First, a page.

Oyster Boy Review 13  
  Summer 2001
 
 
 
 
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Fiction


Kissing Charles Bukowski

Sara Graser


The two of them walked into the place and sat down on the red captain's chairs at the north corner of the bar. She took off her coat and tucked her feet into the rungs of the chair and propelled her body from left to right. He tucked his feet too, legs spread over the red leather seat, but remained still. The bartender came over to them.

Can I see your ID?

Yeah. She pulled it out of a pocket and handed it to him.

I appreciate it. You never know these days if someone is seventeen or twenty-two. Now what can I get for you two.

He ordered a double shot of Wild Turkey over ice with a beer back and she got a cup of coffee black.

Their drinks came and the bartender started a tab for them. She was watching the granules of sugar pour and swirl around the spoon in her cup and the hot steam smelled like morning.

She leaned close to him.

Are you going to get drunk, she said.

Thought I might, he said. Are you?

No, I just don't feel like it.

Probably for the best.

Yes, she said. For the best.

But you're feeling all right though? I mean, you're ok and everything.

Yeah, she said. As good as I can get, I guess.

Oh.

I mean, I'm not going to break or anything. You can say anything you want to me. I'm as fine as I can be.

What would I say to you, he said.

I don't know, anything you want, nothing. I'm just telling you.

Well, I don't have anything to say. I mean, what could I say to you?

She looked down at her hands and he could not see her face.

Nothing, she said, nothing. Unless—

What? What? What would you have me say?

Well, you could ask me anything, any question, and I would answer it. I would tell you the truth.

I don't want to ask you anything. I don't want to know anything. Can't we just sit here? Can't I just be with you and we don't have to get into anything? I could drink my drink and we could just sit.

She said, You could tell me that you love me.

You know I do.

I know that you do.

I do.

Why do you love me?

Because I do. You're my girl.

But what, what do you love about me?

He was silent and he knew that he could say the very right thing or the wrong one and he didn't want to be wrong. He had to think.

He said, I'll tell you one thing.

Okay, she said.

The curve of your arm. I love the curve of your arm.

The curve of my arm makes you love me?

I said it's just one thing.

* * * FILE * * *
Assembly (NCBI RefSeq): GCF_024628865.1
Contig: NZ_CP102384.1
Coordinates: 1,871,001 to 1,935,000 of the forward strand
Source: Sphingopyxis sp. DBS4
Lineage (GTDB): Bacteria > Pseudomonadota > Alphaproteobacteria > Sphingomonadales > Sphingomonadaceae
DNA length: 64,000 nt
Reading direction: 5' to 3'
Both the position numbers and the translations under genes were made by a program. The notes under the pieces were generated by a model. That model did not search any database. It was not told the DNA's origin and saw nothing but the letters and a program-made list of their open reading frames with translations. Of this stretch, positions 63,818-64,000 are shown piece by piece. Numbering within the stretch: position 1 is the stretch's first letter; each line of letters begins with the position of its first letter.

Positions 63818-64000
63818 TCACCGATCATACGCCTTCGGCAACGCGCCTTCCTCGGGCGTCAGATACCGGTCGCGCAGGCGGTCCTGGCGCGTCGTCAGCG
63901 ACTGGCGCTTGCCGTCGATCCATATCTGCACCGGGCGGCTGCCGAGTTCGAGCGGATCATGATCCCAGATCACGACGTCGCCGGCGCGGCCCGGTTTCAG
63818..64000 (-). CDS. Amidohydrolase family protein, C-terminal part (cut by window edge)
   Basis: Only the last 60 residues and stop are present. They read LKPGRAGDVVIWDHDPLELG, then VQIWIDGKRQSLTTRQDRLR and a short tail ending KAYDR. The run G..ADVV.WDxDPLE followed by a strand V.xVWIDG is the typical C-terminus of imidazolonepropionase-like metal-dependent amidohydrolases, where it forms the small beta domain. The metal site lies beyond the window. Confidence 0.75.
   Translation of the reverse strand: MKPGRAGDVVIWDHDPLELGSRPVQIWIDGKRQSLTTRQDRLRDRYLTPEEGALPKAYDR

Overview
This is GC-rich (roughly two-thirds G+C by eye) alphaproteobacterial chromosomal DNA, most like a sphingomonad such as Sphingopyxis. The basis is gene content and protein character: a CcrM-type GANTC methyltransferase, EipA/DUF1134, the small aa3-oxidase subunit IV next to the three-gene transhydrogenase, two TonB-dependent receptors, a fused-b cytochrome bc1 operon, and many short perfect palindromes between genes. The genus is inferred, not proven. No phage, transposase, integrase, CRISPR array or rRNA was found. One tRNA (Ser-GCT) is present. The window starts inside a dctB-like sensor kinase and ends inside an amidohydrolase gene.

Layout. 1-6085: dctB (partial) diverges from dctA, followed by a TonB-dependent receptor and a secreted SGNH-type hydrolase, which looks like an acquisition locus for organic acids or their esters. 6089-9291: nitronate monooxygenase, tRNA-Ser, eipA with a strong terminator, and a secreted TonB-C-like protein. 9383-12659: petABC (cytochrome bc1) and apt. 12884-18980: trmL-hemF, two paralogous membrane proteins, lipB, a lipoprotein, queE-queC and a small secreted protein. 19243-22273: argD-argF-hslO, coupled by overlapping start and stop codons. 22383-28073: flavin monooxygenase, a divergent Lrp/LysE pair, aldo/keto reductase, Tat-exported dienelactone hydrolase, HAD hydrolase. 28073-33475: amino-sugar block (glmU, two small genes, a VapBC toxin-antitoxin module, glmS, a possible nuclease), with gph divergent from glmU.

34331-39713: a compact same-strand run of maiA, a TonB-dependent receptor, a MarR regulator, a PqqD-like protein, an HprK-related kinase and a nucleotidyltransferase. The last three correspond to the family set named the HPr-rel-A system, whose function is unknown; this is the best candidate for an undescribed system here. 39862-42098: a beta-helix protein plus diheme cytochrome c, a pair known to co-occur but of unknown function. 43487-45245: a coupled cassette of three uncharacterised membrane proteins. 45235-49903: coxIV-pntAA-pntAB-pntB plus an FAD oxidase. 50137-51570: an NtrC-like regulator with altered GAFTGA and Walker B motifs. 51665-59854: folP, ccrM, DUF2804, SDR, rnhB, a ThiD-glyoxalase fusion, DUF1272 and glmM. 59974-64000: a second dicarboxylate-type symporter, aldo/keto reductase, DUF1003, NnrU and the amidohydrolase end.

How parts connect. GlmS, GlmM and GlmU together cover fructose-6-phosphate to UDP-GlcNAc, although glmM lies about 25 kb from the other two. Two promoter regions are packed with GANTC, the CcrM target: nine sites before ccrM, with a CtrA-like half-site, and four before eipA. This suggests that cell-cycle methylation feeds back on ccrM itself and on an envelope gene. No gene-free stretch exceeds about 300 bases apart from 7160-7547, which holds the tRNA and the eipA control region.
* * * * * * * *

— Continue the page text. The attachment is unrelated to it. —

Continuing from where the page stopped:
No, it's good, it's good to love the curve of my arm. She smiled.

He took a drink from his glass and reached to put his hand on her thigh beneath the bar.

Come on, now, he said.

She relaxed her shoulders and put her hands flat on the bar, arms bent at the elbows, she turned and looked at him full.

That and what else?

He laughed and leaned close to her, touching his lips to her face below the ear, and whispered.

Your arm is not the only thing I love the curve of, he said.

She raised her eyebrows, then smiled and said, Well.

The late afternoon turned itself dark. The light shifted around the bar, rested finally and was only the red neon window sign that said "Open." He was fishing in the bottom of his fifth rocks glass. It was empty except for his finger stuck into the hollow side of ice.

She said, I should call my mother. She might worry.

She was made to worry, he said. Let her worry.

That's not what I mean, she said. I mean, if she doesn't know where I am—

She didn't know where you were a week ago, it didn't kill her.

Everything's different now, she said.

It is, it really is.

I'm going to call her.

Don't. Wait a while. Sit and talk to me.

What will we talk about. Anything you want.

She looked at him. In the dim red light of the bar, he looked like a child facing the sunset. The lines around his mouth were softened with the liquor, and for a moment she felt the pure shock of wanting him to fold into his body, of wanting to live only from the inside of him.

She reached to touch his face.

What is it, baby? he said.

Nothing, she said. It's nothing.

The bar began to fill as they drank, smoke and voices rising in the air around them, and for a while they did not talk but watched the people mill around, listening to the juke box and to the loud crack and heavy roll of cue balls breaking in the back room.

I could tell you about the dream I had, she said.

What's that?

About the dream I had, she said. The other night.

Was I in it?

Yes.